It’s been 3 years since the giant, more than 36 000-ton New Safe Confinement, better known as the Arch, was put over the old sarcophagus, which was damaged and collapsing. In a way, this symbolic moment also summed up my 10 years of work documenting the Chernobyl Zone, which result in the release of the photo album HALF-LIFE: from Chernobyl to Fukushima. However, just as the building of the new sarcophagus did not finish the work inside related to eliminating the radioactive threat, I still have a reason to come here. This time, I was taking advantage of the fact that in July of this year the French contractor transferred the Arch to its owner, i.e. the Chernobyl Nuclear Power Plant, I sought permission to enter and photograph this gigantic structure.
When I am thinking of sad places, Chernobyl always comes to mind. A place that was vibrant with life, up until April 1986. Then Reactor number 4 of the power plant exploded causing the evacuation of more than 350,000 people over the span of huge area and over 15 years.
Today the city is mostly a ghost town, aside from a few remaining residents.
Rebecca Litchfield is no stranger to the Soviet Union in general and to Chernobyl in particular. She has done two trips to the area, one in 2012 and one in April this year. The photos she brought back are some of the saddest I’ve seen.
A little creativity goes a long way when it comes to photography, and creativity is something that seems to be an endless resource to Ukraine born photographer, Anya Stoyan. Browsing through her portfolio of images, you feel as though you’ve been transposed into all those magical and mythical lands you recall so vividly from your childhood. For Stoyan, who works under the Anita Anti moniker, that’s a major part of what her photography is intended to reveal. Storytelling, of course, comes naturally to the artist, and her command on establishing mood and atmosphere to assist in that becomes more and more evident the further you dig into her collection of portraits. [Read More…]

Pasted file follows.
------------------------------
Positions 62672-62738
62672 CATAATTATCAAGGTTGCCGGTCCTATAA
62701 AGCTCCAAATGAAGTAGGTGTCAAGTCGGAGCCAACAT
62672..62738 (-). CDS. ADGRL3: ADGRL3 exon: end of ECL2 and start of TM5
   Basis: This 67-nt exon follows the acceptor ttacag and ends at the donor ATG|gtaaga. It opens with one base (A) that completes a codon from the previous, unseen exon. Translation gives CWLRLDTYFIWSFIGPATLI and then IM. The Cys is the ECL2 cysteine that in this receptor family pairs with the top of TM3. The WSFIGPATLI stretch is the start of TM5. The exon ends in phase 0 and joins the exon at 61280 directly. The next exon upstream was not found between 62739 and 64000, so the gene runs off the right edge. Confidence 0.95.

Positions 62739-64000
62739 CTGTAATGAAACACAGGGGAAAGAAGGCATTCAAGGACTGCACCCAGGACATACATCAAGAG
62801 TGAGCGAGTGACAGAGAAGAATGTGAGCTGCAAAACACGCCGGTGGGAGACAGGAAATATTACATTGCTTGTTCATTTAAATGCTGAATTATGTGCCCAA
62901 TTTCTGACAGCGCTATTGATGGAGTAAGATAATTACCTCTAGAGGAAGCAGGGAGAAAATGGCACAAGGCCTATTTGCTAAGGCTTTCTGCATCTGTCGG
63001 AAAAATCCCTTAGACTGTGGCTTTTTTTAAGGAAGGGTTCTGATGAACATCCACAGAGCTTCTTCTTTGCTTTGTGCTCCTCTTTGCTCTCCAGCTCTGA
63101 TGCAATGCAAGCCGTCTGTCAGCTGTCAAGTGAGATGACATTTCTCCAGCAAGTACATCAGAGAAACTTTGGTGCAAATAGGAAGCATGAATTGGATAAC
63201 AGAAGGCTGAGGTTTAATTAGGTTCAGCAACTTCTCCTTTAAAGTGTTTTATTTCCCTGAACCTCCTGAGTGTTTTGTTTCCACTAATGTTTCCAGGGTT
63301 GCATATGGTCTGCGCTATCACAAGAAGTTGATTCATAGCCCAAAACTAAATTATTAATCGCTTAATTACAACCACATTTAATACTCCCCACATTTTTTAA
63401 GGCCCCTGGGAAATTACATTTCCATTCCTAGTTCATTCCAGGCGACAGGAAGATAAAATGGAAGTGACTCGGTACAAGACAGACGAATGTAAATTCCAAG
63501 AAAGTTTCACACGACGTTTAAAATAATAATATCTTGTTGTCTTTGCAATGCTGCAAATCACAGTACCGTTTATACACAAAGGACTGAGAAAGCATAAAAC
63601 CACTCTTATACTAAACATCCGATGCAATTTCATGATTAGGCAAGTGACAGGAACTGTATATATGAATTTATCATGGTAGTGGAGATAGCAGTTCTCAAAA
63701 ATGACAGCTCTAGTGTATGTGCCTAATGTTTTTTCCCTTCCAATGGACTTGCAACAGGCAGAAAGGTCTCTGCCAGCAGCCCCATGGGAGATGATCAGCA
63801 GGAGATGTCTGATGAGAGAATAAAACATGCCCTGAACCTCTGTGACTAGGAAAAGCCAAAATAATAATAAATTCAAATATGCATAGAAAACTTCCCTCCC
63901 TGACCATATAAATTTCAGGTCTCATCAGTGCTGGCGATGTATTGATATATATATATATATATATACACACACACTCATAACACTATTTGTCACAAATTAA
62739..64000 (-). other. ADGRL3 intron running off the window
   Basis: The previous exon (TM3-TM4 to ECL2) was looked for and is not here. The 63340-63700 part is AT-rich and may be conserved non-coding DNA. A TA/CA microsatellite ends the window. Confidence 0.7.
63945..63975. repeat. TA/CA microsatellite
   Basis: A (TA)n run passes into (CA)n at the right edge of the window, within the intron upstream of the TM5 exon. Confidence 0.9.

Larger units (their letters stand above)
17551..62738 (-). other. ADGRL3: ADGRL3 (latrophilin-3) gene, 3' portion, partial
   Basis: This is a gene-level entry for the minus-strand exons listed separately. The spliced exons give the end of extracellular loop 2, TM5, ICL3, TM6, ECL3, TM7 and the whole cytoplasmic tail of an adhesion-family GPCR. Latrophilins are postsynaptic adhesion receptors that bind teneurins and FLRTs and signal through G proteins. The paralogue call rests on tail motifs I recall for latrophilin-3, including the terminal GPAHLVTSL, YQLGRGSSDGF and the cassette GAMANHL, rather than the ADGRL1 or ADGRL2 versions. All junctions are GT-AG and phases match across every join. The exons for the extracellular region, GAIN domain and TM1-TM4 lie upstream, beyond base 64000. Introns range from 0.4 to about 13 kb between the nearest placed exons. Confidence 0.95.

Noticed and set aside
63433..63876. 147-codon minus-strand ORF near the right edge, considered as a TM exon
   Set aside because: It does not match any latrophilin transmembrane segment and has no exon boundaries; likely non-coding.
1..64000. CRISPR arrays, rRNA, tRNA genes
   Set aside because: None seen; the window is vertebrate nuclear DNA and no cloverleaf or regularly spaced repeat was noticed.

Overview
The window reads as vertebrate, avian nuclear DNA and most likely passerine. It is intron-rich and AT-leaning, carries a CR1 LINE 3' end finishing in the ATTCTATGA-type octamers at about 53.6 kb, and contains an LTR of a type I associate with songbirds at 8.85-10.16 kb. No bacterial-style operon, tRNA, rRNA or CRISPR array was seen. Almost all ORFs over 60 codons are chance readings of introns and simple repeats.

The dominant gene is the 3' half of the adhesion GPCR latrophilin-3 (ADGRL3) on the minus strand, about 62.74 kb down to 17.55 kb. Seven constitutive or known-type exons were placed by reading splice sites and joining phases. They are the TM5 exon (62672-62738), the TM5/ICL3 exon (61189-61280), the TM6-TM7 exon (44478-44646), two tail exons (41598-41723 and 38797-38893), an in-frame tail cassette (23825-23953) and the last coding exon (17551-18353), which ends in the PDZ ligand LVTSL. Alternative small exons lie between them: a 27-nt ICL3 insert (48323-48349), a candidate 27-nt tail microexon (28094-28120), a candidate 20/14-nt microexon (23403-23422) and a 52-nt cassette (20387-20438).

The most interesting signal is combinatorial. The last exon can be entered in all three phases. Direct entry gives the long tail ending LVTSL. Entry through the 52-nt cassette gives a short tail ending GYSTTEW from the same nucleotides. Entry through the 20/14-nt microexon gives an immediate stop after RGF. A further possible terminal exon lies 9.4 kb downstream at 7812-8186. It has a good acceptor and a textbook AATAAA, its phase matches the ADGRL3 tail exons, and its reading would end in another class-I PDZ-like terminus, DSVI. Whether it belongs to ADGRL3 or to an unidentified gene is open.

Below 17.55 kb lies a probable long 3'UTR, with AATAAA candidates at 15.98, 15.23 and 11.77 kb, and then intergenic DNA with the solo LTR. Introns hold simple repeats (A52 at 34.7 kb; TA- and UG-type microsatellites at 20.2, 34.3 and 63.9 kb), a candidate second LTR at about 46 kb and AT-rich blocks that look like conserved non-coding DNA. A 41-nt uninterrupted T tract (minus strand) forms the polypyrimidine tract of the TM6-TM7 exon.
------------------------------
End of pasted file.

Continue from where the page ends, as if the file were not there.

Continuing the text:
Ukranian photographer Ilya Varlamov has been covering the uprising in Kiev, Ukraine over the last few weeks. He shared his experience along with an incredible series of photographs and allowed us to post them on the blog to increase the spread of the story. The post below describes two days in Kiev: January 22 and 23. Some of the photos may be hard to watch. Aside this post, Ilya has an ongoing coverage of the uprising on his livejournal account (some in Russian, some in English).
In the last days I received multiple requests to translate my posts for foreign readers, as they have very limited information about the happenings in Ukraine. This material describes events which took place in Kyev on January 22 and 23.
Sharing and distribution is appreciated.[Read More…]